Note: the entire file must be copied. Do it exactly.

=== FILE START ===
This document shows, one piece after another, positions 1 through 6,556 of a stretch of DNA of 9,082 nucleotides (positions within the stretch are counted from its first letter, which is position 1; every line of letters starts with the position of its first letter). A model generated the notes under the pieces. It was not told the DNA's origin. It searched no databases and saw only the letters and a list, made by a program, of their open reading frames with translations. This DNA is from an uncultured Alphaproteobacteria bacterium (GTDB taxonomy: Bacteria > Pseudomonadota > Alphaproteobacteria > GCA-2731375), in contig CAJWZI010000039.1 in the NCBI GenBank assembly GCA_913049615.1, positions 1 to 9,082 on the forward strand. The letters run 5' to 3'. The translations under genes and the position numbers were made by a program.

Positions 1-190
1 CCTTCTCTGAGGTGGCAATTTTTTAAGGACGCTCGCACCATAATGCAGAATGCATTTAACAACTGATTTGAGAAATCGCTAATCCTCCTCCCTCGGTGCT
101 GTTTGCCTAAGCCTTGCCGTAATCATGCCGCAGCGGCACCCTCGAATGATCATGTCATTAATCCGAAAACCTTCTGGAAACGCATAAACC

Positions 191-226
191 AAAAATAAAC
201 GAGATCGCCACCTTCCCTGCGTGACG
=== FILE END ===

This document shows, one piece after another, positions 1 through 6,556 of a stretch of DNA of 9,082 nucleotides (positions within the stretch are counted from its first letter, which is position 1; every line of letters starts with the position of its first letter). A model generated the notes under the pieces. It was not told the DNA's origin. It searched no databases and saw only the letters and a list, made by a program, of their open reading frames with translations. This DNA is from an uncultured Alphaproteobacteria bacterium (GTDB taxonomy: Bacteria > Pseudomonadota > Alphaproteobacteria > GCA-2731375), in contig CAJWZI010000039.1 in the NCBI GenBank assembly GCA_913049615.1, positions 1 to 9,082 on the forward strand. The letters run 5' to 3'. The translations under genes and the position numbers were made by a program.

Positions 1-190
1 CCTTCTCTGAGGTGGCAATTTTTTAAGGACGCTCGCACCATAATGCAGAATGCATTTAACAACTGATTTGAGAAATCGCTAATCCTCCTCCCTCGGTGCT
101 GTTTGCCTAAGCCTTGCCGTAATCATGCCGCAGCGGCACCCTCGAATGATCATGTCATTAATCCGAAAACCTTCTGGAAACGCATAAACC

Positions 191-226
191 AAAAATAAAC
201 GAGATCGCCACCTTCCCTGCGTGACG